The fence cutting problem was seen in the eyes of the legislature because rancher Mabel Day was fed up with her fences being destroyed. Fence cutting became a widespread problem as 500 miles of fencing was destroyed The texas legislature put an end to the range wars by passing laws that made fence cutting illegal, that there needed to be a gate every three miles of barbed wire fencing, and that you weren’t able to fence off any land you don’t own or have a lease to.
The Texas oil boom, sometimes called the gusher age, was a period of dramatic change and economic growth in the U.S. state of Texas during the early 20th century that began with the discovery of a large petroleum reserve near Beaumont, Texas. The find was unprecedented in its size (worldwide) and ushered in an age of rapid regional development and industrialization that has few parallels in U.S. history. Texas quickly became one of the leading oil producing states in the U.S., along with Oklahoma and California; soon the nation overtook the Russian Empire as the top producer of petroleum.
Transportation was a major problem facing early settlers in Texas. As late as 1850 the settled area of the state was largely confined to the river bottoms of East and South Texas and along the Gulf Coast. Although steamboat navigation was common on the lower stretches of a number of such rivers as the Rio Grande, Brazos, and Trinity, Texas rivers were not deep enough for dependable year-round transportation. Roads were either poor or nonexistent and virtually impassable during wet weather. Ox carts hauling three bales of cotton could only travel a few miles a day
Cowboys were mostly young men who needed cash. The average cowboy in the West made about $25 to $40 a month.Cowboys occasionally developed a bad reputation for being lawless, and some were banned from certain establishments.Some wore chaps on the outsides of their trousers to protect their legs from sharp cactus needles and rocky terrain.When they lived on a ranch, cowboys shared a bunkhouse with each other. For entertainment, some sang songs, played the guitar or harmonica and wrote poetry.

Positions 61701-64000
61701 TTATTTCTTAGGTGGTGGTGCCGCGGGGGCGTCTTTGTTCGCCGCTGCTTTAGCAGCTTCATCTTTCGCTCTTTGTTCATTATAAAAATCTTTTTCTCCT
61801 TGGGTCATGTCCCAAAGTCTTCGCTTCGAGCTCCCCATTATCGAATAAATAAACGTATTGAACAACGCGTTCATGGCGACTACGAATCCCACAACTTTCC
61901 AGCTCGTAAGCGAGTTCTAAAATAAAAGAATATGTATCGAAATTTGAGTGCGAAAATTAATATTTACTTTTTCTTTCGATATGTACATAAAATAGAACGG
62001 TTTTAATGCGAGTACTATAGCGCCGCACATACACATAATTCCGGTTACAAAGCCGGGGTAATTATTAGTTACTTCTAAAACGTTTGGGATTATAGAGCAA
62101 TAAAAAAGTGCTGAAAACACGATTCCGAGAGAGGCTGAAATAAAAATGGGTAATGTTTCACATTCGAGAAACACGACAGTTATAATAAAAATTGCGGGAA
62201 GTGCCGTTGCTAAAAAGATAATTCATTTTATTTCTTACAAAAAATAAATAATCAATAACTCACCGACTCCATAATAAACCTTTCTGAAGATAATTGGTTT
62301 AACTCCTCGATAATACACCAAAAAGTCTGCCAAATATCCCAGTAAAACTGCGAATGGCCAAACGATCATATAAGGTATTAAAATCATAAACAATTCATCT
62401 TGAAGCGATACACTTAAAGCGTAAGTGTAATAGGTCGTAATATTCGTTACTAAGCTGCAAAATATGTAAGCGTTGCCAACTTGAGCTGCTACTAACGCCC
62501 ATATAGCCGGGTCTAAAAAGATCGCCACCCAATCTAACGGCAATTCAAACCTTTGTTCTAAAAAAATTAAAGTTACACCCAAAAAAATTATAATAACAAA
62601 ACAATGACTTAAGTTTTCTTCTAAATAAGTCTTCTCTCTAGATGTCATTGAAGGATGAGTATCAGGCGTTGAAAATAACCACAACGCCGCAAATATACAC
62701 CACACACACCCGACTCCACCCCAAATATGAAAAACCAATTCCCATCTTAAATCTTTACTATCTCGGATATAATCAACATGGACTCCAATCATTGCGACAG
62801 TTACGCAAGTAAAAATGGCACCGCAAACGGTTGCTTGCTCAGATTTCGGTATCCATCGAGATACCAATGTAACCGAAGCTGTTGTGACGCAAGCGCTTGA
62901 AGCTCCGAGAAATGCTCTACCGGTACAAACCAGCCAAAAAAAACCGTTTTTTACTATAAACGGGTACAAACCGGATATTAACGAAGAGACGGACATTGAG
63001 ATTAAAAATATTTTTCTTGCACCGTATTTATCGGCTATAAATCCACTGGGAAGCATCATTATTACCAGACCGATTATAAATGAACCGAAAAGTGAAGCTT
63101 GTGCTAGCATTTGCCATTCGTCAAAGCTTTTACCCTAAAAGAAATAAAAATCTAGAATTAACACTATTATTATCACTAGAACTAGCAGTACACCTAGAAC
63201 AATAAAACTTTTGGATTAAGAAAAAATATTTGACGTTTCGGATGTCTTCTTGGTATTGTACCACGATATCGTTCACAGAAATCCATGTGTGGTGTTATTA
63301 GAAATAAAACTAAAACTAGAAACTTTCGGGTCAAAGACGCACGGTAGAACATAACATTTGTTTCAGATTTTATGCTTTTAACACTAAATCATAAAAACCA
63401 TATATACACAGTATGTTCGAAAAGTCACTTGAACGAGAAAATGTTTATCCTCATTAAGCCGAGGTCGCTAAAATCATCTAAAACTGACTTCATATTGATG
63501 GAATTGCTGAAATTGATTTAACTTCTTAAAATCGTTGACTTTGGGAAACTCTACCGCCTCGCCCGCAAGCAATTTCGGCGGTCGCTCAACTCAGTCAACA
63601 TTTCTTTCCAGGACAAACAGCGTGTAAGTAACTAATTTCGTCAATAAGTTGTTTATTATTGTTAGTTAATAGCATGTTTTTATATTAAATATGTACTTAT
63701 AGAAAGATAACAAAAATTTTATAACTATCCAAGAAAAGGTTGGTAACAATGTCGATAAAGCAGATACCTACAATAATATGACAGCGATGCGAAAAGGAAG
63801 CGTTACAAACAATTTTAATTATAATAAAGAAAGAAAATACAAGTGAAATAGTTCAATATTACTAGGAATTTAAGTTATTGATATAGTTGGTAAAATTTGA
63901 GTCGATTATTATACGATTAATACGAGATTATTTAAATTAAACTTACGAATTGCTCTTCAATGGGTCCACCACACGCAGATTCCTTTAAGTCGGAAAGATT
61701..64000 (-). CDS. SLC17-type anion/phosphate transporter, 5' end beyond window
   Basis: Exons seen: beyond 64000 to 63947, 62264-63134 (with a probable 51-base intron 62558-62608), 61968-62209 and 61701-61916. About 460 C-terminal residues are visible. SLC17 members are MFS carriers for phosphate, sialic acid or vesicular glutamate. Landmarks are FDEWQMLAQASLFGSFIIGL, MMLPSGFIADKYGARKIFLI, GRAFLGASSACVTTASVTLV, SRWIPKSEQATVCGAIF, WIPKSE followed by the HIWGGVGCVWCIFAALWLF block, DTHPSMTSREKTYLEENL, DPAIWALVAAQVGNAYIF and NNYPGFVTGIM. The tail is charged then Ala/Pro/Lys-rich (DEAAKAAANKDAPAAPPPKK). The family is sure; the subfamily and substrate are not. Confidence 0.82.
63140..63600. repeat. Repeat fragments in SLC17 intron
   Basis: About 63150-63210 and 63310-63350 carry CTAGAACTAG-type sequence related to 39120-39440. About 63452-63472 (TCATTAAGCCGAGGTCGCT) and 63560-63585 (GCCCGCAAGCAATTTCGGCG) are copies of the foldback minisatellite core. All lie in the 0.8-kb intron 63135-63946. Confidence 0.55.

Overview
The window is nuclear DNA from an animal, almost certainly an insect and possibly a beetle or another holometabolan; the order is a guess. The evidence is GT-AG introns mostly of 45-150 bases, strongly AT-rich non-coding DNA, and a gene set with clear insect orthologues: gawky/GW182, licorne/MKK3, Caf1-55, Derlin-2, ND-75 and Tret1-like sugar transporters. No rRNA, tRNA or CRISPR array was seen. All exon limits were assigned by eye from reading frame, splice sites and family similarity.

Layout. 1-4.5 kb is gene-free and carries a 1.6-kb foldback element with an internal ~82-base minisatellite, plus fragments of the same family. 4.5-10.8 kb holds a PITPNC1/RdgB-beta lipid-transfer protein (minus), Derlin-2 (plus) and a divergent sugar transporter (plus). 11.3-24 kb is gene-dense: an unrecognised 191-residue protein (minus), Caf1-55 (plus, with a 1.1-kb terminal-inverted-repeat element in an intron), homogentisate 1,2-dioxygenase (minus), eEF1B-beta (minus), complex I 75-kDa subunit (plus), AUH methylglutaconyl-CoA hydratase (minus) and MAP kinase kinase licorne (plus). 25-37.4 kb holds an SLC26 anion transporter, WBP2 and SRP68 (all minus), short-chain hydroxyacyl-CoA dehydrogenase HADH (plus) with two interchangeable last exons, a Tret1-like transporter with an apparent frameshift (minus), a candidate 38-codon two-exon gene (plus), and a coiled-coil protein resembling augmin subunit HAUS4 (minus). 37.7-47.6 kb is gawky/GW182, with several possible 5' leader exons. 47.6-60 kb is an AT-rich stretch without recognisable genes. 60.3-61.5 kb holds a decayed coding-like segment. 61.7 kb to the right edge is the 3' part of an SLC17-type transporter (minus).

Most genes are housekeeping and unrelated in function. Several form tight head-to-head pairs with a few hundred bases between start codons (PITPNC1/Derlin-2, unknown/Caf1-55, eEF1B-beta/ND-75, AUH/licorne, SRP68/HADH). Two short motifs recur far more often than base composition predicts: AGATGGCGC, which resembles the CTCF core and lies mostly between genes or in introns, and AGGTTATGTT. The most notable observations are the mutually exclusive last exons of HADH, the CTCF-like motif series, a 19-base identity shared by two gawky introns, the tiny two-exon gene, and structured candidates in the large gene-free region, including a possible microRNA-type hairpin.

The impact of oil on Texas and Texans is often analyzed in terms of corporate development, personal and corporate wealth, and the overall economy of the state and politics. Oil also dramatically affected the lives of those who owned the land from which oil was produced, or who were directly involved in oil exploration, extraction and processing. The discoveries of oil fields led to the founding and flourishing of numerous Texas towns, to the establishment of companies that have become multinational conglomerates, and to the amassing of vast personal fortunes.
In 1848 Ebenezer Allen of Galveston obtained a charter for the Galveston and Red River Railway Company. The project remained dormant until taken over by citizens of Houston and Washington County. On January 1, 1853, Paul Bremond and Thomas W. House broke ground for the Galveston and Red River. Although initial progress was slow the company opened its first twenty-five mile segment between Houston and Cypress on July 28, 1856. Shortly thereafter, the name of the railroad was changed to the Houston and Texas Central Railway Company